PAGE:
Review of Harborless by Cindy Hunter Morgan

Cindy Hunter Morgan. Harborless. Wayne State University Press, 2017. 65 pgs. $16.99.

Harborless, Cindy Hunter Morgan’s first full-length collection, is unusual in several respects. The book consists of forty poems responding to specific shipwrecks on the Great Lakes, wrecks that often occurred because of weather, of course, but also due to exploding boilers, waterlogged wheat, or collisions with other ships. They carried loads of pigs, Christmas trees, apples, immigrants. The poems are interesting for their content but also for their craft—they rely on memorable figurative language, incorporate a range of poetic forms, and successfully incorporate the voices of multiple characters—yet they are also entirely accessible for readers who believe they don’t like poetry.

The collection is arranged into five sections, each bracketed by “Deckhand” poems that suggest thematic concerns to be explored in the following section. The first poem, for example, “Deckhand: Scent Theory,” describes a young man who recalls his past and considers his present through aroma:

When he climbed up the deck ladder
that first morning, his shirt still smelled
of his mother’s wash line:
Dreft and sunshine.

Now what he breathes is rain
and ore, deck paint, grease,
engine oil, boiler exhaust,

Mornings there is coffee.
Sometimes he pours a bit
on the cuff of his sleeve
so later he can press his nose in it.

The poem concludes with these lines:

At night he peels
his clothes off
and drops them in a pile,

dark, stagnant puddle
of stained cotton,
cesspool of sweat turning
to mildew.

The poem progresses from pleasant scents that recall presumably pleasant memories—laundry on a line and the deckhand’s mother—through less pleasant but utilitarian scents—deck paint, engine oil—to the unequivocally vile—a “cesspool of sweat.” This job, working on a ship all day out on the lake, might have seemed romantic to the young man when he was still imagining his future, but it quickly acquires the characteristics of most physical labor. It’s exhausting work, and the rewards are slight. The speaker doesn’t directly reveal the deckhand’s thoughts here, permitting the imagery to evoke all we need to know. Such effective imagery characterizes many of the poems in the collection.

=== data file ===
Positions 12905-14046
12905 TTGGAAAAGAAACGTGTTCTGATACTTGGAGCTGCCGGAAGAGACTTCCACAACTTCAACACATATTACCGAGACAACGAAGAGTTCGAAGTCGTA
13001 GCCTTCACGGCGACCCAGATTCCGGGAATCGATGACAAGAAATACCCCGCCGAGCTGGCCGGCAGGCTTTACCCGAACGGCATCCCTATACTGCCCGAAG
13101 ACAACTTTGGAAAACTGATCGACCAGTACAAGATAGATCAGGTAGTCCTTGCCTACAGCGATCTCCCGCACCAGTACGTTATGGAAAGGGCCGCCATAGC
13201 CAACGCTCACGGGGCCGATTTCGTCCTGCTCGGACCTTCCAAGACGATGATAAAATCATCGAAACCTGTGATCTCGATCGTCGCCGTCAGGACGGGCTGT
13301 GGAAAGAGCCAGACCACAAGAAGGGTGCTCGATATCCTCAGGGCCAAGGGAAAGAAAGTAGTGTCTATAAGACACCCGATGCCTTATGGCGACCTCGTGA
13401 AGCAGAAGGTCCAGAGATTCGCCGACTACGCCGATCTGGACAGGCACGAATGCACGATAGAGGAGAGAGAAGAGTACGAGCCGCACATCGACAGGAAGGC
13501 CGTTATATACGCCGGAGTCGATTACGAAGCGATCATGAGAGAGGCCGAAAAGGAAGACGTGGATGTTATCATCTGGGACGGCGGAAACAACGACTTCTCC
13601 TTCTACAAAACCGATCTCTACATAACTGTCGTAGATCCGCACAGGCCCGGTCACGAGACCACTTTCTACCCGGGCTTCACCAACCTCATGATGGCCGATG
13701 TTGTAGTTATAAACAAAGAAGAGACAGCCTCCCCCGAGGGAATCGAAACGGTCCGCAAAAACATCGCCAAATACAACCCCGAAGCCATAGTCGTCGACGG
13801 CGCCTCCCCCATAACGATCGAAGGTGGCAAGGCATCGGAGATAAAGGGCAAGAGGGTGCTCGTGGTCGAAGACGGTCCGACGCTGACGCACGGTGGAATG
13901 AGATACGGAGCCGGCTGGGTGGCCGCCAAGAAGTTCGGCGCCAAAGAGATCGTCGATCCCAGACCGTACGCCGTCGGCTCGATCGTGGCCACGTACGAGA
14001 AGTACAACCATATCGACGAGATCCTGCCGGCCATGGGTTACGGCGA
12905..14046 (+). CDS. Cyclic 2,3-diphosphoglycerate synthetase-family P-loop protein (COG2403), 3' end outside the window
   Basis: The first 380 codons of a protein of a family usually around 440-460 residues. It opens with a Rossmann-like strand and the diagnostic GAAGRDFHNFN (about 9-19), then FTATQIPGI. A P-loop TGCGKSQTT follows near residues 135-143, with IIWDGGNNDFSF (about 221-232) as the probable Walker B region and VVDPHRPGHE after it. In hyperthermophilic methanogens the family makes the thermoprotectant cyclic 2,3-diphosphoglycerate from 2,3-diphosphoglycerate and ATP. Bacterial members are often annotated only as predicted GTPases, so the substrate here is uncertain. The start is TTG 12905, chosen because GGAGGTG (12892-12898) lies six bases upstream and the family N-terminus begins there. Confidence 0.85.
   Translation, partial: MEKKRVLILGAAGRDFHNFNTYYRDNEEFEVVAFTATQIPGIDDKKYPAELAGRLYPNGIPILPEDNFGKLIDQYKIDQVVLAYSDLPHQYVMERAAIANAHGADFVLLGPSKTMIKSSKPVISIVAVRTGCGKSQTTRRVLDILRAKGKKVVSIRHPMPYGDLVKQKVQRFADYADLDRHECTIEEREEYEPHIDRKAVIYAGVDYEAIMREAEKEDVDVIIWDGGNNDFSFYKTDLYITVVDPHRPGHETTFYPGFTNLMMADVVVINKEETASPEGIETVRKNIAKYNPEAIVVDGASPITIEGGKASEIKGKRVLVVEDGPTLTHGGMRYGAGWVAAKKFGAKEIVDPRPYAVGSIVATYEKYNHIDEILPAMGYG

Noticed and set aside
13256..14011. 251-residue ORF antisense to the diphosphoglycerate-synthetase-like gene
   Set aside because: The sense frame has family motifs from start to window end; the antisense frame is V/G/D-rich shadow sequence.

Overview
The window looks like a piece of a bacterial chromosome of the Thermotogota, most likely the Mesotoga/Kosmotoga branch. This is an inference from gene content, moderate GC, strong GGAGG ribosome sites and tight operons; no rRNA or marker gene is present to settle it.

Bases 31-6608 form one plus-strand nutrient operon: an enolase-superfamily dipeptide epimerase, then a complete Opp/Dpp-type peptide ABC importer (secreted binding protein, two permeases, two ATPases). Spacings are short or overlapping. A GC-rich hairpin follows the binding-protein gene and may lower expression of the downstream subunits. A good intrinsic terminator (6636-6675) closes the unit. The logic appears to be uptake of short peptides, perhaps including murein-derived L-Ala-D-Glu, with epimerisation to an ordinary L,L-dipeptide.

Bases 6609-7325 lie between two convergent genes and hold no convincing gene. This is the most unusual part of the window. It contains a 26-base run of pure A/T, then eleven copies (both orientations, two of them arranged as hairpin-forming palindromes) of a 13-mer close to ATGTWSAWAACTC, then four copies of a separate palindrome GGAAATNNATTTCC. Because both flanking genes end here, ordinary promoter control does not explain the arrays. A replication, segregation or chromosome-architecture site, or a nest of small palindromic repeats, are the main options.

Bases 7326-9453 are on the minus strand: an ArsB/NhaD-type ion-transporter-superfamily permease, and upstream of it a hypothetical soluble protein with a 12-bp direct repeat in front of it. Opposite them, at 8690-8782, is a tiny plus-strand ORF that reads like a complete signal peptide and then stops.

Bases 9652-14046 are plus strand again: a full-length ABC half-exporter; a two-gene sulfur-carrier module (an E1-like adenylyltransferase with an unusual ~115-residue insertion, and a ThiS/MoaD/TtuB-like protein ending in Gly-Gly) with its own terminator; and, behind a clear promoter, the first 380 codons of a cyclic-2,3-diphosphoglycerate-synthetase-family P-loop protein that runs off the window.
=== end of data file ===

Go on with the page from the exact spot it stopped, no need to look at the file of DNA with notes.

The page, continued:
These final two stanzas of “Deckhand: Scent Theory” also illustrate Morgan’s skill with sonic devices. We might quickly notice the slant rhyme between “peels” and “pile,” but then notice the repetition of both “p” and “l” in “puddle” one line later, as well as the subsequent internal slant rhyme with “pool” in “cesspool.” In addition the “oo” of “pool” is repeated in “mildew.” Because English spelling is so inconsistent, the same sound often represented by wildly different spellings, the carryover of “pool” to “mildew” is invisible to the eye and therefore more subtle when the ear picks it up. Then there’s also the alliteration of “stagnant” and “stained” which contribute to the consonance of “cotton,” “sweat,” and “turning.” And of course, there’s assonance in “cesspool” and “sweat.” Virtually every syllable, in other words, contributes to the aural pleasure of these stanzas. It’s tempting to assume that accessible poetry will be unsophisticated in its craft, but this poem more than manages the dual challenges.

Most of the poems in Harborless are written in free verse, but Morgan also incorporates several in received forms, notably a series of erasures printed to resemble the remains of burned paper, as well as a pantoum and a couple of prose poems. Here are the first few sentences of “J. Barber, 1871”:

Peach crisp, peach pie, peach jam, peach compote, whole peaches, sliced peaches. In those hours before the peaches burned, the whole ship smelled like August in a farm kitchen. The hold was full of Michigan orchards, full of juice and sugar and the soft fuzz of peach skin.

The exuberance of the opening list is fun to read, despite its context. The rhythmic energy continues throughout the poem, which concludes with this sentence: